It looks like perhaps the most effortless event in the Olympic Games, but there is more to synchronised swimming than what appears on the surface. Besides demanding strength, endurance, flexibility, grace and artistry, it requires exceptional breath control.
Unusual, but vital, equipment helps the women maintain the illusion of effortlessness, no simple task considering they perform strenuous movements upside down and underwater while holding their breath. A nose clip prevents water from entering the nose, allowing the swimmers to remain underwater for long periods. Gelatine keeps the hair in place. Make-up brings out the features.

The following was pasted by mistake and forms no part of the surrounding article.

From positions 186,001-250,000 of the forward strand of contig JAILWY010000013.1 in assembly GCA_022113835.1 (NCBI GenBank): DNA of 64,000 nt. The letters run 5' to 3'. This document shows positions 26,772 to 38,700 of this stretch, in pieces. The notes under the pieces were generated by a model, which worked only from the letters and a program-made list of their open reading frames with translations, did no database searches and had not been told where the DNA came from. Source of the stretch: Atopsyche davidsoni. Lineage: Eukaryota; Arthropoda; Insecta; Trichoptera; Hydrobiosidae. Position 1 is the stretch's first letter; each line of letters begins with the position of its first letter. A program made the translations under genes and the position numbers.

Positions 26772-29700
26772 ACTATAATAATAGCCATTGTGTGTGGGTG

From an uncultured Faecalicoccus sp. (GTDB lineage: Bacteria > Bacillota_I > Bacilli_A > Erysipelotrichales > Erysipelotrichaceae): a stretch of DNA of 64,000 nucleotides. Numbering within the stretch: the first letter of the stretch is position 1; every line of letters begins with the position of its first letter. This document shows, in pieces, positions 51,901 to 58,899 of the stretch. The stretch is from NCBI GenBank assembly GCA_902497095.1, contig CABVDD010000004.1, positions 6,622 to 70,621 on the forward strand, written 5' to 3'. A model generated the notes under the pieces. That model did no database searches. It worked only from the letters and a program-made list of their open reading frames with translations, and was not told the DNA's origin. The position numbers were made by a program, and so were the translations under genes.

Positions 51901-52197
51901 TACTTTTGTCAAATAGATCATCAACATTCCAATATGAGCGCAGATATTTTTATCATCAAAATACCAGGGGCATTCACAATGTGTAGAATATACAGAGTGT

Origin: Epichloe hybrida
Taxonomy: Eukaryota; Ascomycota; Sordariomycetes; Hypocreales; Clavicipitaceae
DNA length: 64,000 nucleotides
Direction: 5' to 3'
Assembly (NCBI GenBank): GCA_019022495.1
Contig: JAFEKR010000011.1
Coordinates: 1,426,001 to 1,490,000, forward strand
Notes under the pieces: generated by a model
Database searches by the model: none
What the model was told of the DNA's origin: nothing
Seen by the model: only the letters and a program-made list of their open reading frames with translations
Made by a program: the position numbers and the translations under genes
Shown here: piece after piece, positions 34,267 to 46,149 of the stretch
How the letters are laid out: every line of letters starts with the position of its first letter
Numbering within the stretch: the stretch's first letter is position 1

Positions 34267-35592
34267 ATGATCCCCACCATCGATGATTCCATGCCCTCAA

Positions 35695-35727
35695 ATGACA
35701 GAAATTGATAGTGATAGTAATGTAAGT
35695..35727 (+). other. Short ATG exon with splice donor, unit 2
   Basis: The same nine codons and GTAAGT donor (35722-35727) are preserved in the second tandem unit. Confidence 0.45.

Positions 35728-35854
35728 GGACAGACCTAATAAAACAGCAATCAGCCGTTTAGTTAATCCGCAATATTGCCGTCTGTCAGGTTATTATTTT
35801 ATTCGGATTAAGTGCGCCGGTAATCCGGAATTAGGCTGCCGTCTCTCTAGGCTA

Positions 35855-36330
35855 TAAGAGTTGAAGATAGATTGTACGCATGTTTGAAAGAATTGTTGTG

Most importantly, an underwater speaker lets the swimmers hear the music clearly while underwater, helping them achieve the split-second timing critical to synchronised swimming.
Originally known as water ballet, synchronised swimming began in Canada in the 1920s. It spread to the United States in the early '30s, where a display at the 1934 Chicago World's Fair drew rave reviews. Its popularity soared further when Esther Williams performed in a string of MGM "aqua musicals" in the 1940s and '50s.